3 materials and the two concerns with its use are typically early strength and color consistency over time. The ASTM standards for fly ash, slag cement, and silica fume are C 618, C 989, and C 1240, respectively. Step 3 Mix Design Optimization Unless the plant is a start-up operation, most concrete mixture designs have been set up (but may be evaluated for further optimization). Most MCP producers batch materials by weight formulas instead of by volume. First, look at the cementitious content to see if it is near the ranges given in the previous section. Next, consider that many producers have had success using supplemental cementitious materials such as fly ash, slag, or silica fume to enhance mixture designs (again consistency is key, especially with color products). The use of plasticizing admixtures may provide additional strength, density, or potential cement reduction (test samples are typically provided by the supplier). As mentioned in the aggregate section, it takes more cement paste to cover the higher surface area. The overall aggregate gradation is very important and the better the fit of aggregates, the less cement paste is needed to fill the gaps. Typical best-fit curves can be used to analyze and optimize your aggregate gradation such as the one shown in Figure 1. These curves were designed for best granular flowability, compaction, density, and performance. Different curves have been developed for various products /8 #4 #8 #16 #30 #50 #100 Pan Screen Size Figure 1 (Best Fit Curve, Architectural CMU) For complete mixture optimization, trials are recommended to demonstrate the best production, appearance, performance, and profitability. When comparing mixture designs, wet densities should be considered along with surface appearance and cycle times. Many vendors offer technical consulting services as well. Step 4 - Production All batching equipment should be checked on a regular basis to assure accuracy. One area that seems to be difficult to monitor is the moisture in the aggregates. If not adjusted, significant water contributed by wet aggregates will increase designed water/cement ratio, lighten color, increase chipping & efflorescence potential, and lower strengths, durability & density of final product. On the other hand, aggregates that are too dry can also negatively impact manufactured concrete products by absorbing moisture needed for cement hydration and/or workability. Blend Target Low High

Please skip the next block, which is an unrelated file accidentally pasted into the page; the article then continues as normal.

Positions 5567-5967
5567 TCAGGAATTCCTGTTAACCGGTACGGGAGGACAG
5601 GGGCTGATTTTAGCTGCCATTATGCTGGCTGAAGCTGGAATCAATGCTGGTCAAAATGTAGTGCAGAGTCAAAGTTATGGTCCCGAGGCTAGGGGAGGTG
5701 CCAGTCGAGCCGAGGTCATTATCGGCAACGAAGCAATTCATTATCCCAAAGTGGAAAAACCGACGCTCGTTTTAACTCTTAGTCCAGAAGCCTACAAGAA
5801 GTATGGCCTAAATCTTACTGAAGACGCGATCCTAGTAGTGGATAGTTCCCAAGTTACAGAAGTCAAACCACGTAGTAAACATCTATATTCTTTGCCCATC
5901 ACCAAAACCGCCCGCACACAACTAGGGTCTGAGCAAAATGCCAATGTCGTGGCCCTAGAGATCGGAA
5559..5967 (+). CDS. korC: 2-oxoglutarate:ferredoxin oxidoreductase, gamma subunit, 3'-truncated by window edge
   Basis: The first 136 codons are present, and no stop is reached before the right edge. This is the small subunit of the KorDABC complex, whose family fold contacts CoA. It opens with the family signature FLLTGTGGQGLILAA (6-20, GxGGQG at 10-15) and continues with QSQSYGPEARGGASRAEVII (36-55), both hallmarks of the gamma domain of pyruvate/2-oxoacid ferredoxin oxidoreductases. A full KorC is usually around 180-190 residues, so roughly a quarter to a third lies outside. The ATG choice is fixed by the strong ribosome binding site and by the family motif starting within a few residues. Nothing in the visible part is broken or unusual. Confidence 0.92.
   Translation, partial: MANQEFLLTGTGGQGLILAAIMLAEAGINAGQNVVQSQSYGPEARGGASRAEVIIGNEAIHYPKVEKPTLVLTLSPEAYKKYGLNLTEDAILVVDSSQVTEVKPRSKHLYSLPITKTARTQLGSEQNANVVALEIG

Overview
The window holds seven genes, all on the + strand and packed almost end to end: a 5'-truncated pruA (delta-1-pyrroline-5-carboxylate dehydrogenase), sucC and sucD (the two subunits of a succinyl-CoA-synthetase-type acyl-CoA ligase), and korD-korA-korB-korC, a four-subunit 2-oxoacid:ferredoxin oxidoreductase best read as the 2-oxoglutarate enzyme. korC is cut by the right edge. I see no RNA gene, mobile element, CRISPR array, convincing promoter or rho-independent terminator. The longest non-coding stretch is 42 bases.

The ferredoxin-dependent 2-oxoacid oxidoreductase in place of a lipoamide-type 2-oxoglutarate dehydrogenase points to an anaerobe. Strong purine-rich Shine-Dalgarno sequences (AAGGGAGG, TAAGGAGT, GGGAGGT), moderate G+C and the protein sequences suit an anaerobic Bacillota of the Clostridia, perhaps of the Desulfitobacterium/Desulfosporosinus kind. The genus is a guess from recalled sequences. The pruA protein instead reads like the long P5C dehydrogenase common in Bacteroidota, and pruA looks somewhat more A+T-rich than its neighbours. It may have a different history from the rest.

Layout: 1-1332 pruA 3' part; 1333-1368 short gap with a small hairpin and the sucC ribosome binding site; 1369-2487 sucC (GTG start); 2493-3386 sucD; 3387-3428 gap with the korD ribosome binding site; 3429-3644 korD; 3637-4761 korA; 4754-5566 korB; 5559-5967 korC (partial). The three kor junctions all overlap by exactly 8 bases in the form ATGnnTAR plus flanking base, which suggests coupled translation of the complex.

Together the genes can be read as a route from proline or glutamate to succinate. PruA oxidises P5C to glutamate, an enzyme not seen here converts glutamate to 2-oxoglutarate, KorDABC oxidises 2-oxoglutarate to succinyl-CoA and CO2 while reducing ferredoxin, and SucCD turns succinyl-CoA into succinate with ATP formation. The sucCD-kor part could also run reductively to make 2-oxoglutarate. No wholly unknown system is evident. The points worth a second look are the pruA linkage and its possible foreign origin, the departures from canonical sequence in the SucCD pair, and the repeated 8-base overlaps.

4 Consideration should be given to the free-moisture that may be contributed by wet aggregates. Free moisture is that moisture above and beyond what the aggregate can absorb. For example, if an aggregate is found to have 8% total moisture and has a 3% absorption rate, it is contributing 5% free moisture (if 5000 lbs. of this aggregate were weighed, 250 lbs. should be considered mix water). In order to actually batch the correct amount of aggregate with this moisture, 5263 lbs. should be weighed (then the 263 lbs. of free-moisture would be included as mix water). Since production equipment types/brands vary considerably, most manufacturers offer training programs for machine operators regarding efficient usage of the equipment. Plasticizing admixtures have been developed for MCP mixtures that can enhance the production (i.e. shorter cycle times, less mold & machine wear), product appearance and performance characteristics. When evaluating various plasticizers, it is important to analyze cycle time, density, strength, and appearance of the units. Mixing concrete thoroughly is very critical along with the sequencing of raw materials. In general, the following guidelines typically produce homogenous concrete mixtures for MCP production. blend aggregates & partial mix water (mix seconds, lightweight seconds pre-wet mixing) add cement (mix minimum seconds) final water & admixtures (mix minimum seconds after all ingredients added) total mix time 5-6 minutes optimum, depending on equipment mixing efficiencies As mixing equipment (paddles, blades, etc.) become worn, the mixing action will be less efficient and may require longer mixing cycles to acquire a homogeneous mixture. On-line inspection, including visual appearance, ease of feed/finish times, and wet density evaluation, should be conducted on a daily basis and whenever a change in product or process had been made. The most accurate check on density (unit weight) is to weigh the units on the pallet and subtract the actual pallet weight (and divide by number of specimens to get a weight per unit). An alternative method is to scrape off one unit into a container and record the net weight (a thin sheet of plexiglass or other rigid material may be used to place in between units, allowing for a clean swipe off the pallet). Step 5 Curing Lack of curing in concrete can lead to a loss of up to 50% of the strength of the same mixture properly cured. The main concept of proper curing is to prevent moisture loss in concrete so that the cement can hydrate. Increased temperature will accelerate set time & strength gain. Steam curing is commonly used since it provides moisture & high temperatures. Products should set for 2 to 3 hours prior to steaming (premature steaming may lead to case-hardening). A maximum rate of 60 0 F per hour temperature rise (or drop) in the concrete is a good rule of thumb. Steam should be shut off at equilibrium (when concrete will gain no further weight or when the inside concrete temperature is equal to the ambient air temperature of the kiln). While equilibrium typically occurs at F, the time will vary with kiln size, type of product, rate of temperature gain, insulation and starting temperature. After the steam is shut off, the concrete should go through a soaking period (4-6 hours is typical) prior to ramping down the temperature. Pulling product from the kiln can be accomplished as early as handling can be performed without damaging the product. Temperature and humidity probes can be used to evaluate kiln efficiencies as shown in Figures 2 and 3.